When the snow holds off in November, as it’s done pretty steadily for years now, a late-autumn clarity crystallizes on the woods and fields. It’s like looking through a lens. Every solid object in the landscape turns into exactly what it is.

The blue jays, I mean, were blue all spring and summer, of course. But from late October on, their blue, black and white feathers gain a brilliance that didn’t seem to be there before. Or somehow did not strike with such intensity. As if they absorbed the gathering darkness and turned azure into a silhouette.

The same thing happens in the trees. Perched crows stare east in black Giotto profile. All that’s left on maple, birch and ash, chokecherry and winterberry, are tangles of gray stems and twigs, sharper to the eye than the drips of an abstract painting, and more coherent. Oak and beech leaves hang on like copper medallions.

I think it’s the low angles of sunlight that transform the remains of summer into November. Red and yellow October has devolved to amber, brown and burnt sienna. The tamaracks turn a planetary yellow and seem to glow of their own accord, luminescent even on a gray day. Firs and spruces throw long, deep shadows onto hayfields. A fading mown expanse backdrops reed grasses and goldenrods that expired in midsummer but now look like illuminated spirits. In the clear low sun, everything is waiting on winter.

Late mid-November afternoons the sun throws rays of light from less than 10 degrees of altitude over the horizon. At the same time on a mid-June day, its altitude is nearly 44 degrees. So the late-autumn rays come slanting through the atmosphere much shallower, but much deeper on the eye for some reason. I think because at low angles the light’s polarization — which humans experience as glare — is vertical, so the scatter of photons is less. I don’t know. The light seems purer. And so do November’s artifacts — trees, abandoned hayrolls, exploded cattails, red winterberries, slow-collapsing stone walls, birds and stalks of dead grass.

Vertical is the angle of descent.

When I was younger than my son is now, I thought the greatest clarity obtained in August, when the humidity filters out and Canadian air makes its first presageful sweeps. Some years farther on it seemed like September gave the sharpest picture of reality, until, awhile into that hypothesis on how the seasons drive your mind, it started to seem like apple-picking time really is a gauze — of mists, and mellow fruitfulness. September sunlight is not rosy-hued, exactly, but gold in the afternoon. Now in recent years the chill is off October, too. The slant-lit milkweed and wild carrot skeletons by Halloween are signposts to the real turn: November. The monthlong moment when sunlight makes its final descent toward winter.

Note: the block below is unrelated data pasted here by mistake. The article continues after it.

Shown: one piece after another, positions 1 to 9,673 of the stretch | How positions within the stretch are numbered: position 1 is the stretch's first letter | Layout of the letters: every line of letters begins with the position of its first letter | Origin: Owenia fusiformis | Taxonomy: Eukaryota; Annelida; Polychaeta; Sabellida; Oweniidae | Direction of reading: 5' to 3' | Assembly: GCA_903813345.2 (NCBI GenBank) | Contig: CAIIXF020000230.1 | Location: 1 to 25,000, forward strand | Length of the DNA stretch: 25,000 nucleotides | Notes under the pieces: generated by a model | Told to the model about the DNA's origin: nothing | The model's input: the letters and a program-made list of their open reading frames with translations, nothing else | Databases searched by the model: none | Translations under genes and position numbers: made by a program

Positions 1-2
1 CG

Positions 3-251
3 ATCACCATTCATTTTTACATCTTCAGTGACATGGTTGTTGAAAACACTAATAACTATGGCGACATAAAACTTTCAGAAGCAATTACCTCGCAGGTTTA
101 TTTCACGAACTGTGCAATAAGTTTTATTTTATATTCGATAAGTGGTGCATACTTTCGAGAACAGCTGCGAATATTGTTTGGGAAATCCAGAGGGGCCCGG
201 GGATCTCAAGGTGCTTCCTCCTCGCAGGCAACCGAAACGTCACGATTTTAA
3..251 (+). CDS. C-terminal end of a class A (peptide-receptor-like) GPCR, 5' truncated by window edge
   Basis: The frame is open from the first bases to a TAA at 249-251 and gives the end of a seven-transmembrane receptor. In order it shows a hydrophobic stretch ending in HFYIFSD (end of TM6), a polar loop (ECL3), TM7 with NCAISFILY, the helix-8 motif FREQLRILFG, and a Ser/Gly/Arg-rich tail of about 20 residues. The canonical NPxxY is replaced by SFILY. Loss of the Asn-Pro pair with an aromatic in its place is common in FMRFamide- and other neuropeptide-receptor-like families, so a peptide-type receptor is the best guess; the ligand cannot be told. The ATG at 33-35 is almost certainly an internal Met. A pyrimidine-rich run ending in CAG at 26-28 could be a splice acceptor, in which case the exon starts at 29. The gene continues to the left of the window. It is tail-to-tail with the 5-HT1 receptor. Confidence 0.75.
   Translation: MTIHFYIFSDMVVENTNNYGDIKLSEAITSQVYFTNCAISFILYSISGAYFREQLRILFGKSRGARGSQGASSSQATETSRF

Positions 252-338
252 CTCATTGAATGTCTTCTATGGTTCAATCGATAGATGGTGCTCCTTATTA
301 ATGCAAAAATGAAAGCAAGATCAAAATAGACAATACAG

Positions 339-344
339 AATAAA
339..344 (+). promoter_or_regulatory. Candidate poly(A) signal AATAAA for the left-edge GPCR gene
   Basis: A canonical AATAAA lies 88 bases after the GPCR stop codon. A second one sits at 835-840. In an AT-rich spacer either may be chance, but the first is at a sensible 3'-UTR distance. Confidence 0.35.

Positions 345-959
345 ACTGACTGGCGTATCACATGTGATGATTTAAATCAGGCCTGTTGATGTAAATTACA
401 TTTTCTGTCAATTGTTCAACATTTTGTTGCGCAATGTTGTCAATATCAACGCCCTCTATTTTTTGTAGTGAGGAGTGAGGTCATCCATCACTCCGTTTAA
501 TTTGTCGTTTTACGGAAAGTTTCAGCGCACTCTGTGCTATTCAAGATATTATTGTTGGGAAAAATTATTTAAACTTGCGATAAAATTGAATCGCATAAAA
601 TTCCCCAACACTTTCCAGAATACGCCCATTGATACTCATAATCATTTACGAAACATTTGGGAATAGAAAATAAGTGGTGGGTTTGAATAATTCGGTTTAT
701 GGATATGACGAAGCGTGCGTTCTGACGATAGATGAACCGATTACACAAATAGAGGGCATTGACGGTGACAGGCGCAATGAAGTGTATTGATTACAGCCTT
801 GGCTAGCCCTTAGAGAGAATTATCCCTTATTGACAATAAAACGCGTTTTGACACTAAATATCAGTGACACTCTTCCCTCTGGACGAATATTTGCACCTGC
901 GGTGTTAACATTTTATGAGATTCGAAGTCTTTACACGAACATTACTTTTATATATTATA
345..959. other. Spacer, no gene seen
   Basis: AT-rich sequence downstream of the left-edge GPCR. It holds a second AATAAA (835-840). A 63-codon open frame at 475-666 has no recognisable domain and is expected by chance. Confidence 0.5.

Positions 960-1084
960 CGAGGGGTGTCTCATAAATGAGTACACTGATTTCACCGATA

Has global warming put deep autumn off a month or two? Or are the shapes of things just coming clear that never were in youth? Does age congrue to time of year? You look back, and what you see — the frost perched on the ground, the blue jays stealing from the cat’s dish, the bare birches, the firewood stacked, the deer in rut, the gunshots, the pain in your hip — all looks exactly like what it is and always was, though you never knew it in the glare of the way up.

Winter’s closing in, she said.

Dana Wilde lives in Troy. His book “Summer to Fall” is available from North Country Press www.northcountrypress.com/summer-to-fall.html. You can contact him at [email protected] Backyard Naturalist appears the second and fourth Thursdays each month.

filed under:

Augusta and Waterville news

Get news and events from your towns in your inbox every Friday.


  • This field is for validation purposes and should be left unchanged.